McCelland noted that a further two dozen countries will soon be joining the Convention and called for all to “rise to the challenge to ensure that Governments, businesses and individuals realize the full benefits of cyberspace” whilst also ensuring that current and emerging risks are managed.
The Deputy Secretary General of the Council of Europe, Maud de Boer-Buquicchio, acknowledged that there were challenges ahead for all members, although there was reason for optimism, and summed up the magic formula in one word: CO-OPERATE. Challenges include the need for:
- More engagement from political decision-makers in the co-operation against cybercrime.
- More co-operation with and between countries from all regions of the world.
- A stronger public-private co-operation against cybercrime.
- A stronger co-operation between international organizations.
- More technical co-operation to assist countries worldwide in the implementation of the Budapest Convention and related tools and good practices.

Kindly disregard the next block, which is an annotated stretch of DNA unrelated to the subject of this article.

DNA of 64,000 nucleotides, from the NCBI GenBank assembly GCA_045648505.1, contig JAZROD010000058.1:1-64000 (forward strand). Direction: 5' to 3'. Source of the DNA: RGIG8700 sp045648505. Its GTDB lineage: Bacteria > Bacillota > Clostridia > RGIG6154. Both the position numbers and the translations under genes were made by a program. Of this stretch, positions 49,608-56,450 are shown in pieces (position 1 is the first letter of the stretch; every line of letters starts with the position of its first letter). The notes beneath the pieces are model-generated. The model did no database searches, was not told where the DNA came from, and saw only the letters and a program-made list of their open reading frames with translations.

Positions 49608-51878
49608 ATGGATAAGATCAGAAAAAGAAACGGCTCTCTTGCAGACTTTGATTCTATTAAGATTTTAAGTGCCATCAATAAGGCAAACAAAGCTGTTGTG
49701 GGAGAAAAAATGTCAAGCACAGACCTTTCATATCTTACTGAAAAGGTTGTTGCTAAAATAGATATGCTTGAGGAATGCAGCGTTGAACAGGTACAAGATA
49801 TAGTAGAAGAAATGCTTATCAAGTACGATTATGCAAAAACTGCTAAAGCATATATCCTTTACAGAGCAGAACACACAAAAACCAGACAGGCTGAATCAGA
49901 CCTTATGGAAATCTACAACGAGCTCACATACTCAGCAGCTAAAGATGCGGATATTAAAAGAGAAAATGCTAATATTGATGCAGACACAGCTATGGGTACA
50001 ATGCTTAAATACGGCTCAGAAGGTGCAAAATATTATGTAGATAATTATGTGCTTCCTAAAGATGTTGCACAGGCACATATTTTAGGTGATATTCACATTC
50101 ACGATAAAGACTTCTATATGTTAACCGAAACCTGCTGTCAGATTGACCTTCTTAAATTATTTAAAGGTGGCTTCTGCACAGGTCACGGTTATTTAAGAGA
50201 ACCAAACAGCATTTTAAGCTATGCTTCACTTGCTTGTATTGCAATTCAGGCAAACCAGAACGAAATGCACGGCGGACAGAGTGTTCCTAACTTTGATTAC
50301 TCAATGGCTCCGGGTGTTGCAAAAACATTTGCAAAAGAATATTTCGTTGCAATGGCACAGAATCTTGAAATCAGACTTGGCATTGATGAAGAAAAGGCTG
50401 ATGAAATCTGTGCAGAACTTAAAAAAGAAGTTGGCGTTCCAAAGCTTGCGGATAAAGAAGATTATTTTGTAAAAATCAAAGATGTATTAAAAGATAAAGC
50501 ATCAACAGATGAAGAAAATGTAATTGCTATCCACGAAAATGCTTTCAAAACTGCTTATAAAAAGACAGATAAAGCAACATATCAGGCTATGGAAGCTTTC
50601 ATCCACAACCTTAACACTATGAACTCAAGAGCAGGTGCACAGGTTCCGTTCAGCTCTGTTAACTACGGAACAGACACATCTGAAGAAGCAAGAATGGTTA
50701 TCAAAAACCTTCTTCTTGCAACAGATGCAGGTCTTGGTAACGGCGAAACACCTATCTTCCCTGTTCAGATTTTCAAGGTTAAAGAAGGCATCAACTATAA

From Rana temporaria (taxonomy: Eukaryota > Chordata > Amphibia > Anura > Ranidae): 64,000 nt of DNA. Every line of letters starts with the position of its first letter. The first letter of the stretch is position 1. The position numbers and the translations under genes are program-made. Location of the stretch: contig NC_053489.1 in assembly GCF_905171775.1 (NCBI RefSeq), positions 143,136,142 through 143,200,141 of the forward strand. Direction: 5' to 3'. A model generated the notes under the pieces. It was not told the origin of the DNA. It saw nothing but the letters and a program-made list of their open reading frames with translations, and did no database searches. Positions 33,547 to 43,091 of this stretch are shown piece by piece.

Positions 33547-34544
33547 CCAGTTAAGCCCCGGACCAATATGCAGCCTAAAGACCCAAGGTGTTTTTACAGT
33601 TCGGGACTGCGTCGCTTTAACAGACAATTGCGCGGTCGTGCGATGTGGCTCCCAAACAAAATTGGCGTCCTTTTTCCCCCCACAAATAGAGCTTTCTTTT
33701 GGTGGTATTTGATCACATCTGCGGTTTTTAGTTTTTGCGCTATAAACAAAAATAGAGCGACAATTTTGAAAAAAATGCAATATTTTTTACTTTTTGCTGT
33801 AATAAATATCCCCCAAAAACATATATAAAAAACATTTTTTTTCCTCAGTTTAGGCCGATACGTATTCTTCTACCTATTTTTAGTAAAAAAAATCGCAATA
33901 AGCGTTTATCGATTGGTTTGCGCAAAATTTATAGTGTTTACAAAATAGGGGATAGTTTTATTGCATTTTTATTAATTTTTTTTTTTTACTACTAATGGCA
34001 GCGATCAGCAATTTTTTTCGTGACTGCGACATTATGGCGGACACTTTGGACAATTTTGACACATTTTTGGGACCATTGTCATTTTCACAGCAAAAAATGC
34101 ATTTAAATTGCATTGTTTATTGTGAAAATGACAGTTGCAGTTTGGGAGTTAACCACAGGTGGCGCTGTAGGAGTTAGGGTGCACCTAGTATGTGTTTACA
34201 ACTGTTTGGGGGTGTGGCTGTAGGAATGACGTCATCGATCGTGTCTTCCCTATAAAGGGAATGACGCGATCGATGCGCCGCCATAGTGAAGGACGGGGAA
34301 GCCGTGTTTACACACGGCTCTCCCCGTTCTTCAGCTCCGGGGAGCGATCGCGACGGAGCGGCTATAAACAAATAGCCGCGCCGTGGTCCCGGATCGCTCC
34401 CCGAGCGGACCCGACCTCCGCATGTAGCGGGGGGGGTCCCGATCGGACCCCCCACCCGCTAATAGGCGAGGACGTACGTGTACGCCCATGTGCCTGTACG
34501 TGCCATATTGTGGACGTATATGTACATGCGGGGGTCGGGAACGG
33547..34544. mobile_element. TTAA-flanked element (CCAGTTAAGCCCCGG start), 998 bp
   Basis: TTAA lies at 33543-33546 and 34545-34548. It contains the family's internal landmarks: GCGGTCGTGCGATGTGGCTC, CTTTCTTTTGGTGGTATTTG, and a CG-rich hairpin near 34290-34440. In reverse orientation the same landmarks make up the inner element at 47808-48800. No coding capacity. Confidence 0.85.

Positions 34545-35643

Ms de Boer-Buquicchio further emphasized that the Budapest Convention is not a static treaty and allows for an effective response to new challenges, for example, the problems of jurisdiction and law enforcement as posed by cloud computing. One thing is certain, The Deputy Secretary General stated, the Budapest Convention is the “best tool that exists to effectively fight crime on-line.”
In summing up Secretary General, Thorbjørn Jagland, used recent events in his home country, Norway, to highlight the threat that online criminality poses. Norwegian key defense and energy companies have found themselves the target of recent and ongoing attacks illustrating that the need for global cooperation has never been greater. The Secretary General iterated the commitment of the Council of Europe to enhancing cooperation and in furthering the Budapest Convention as a “treaty with global impact.”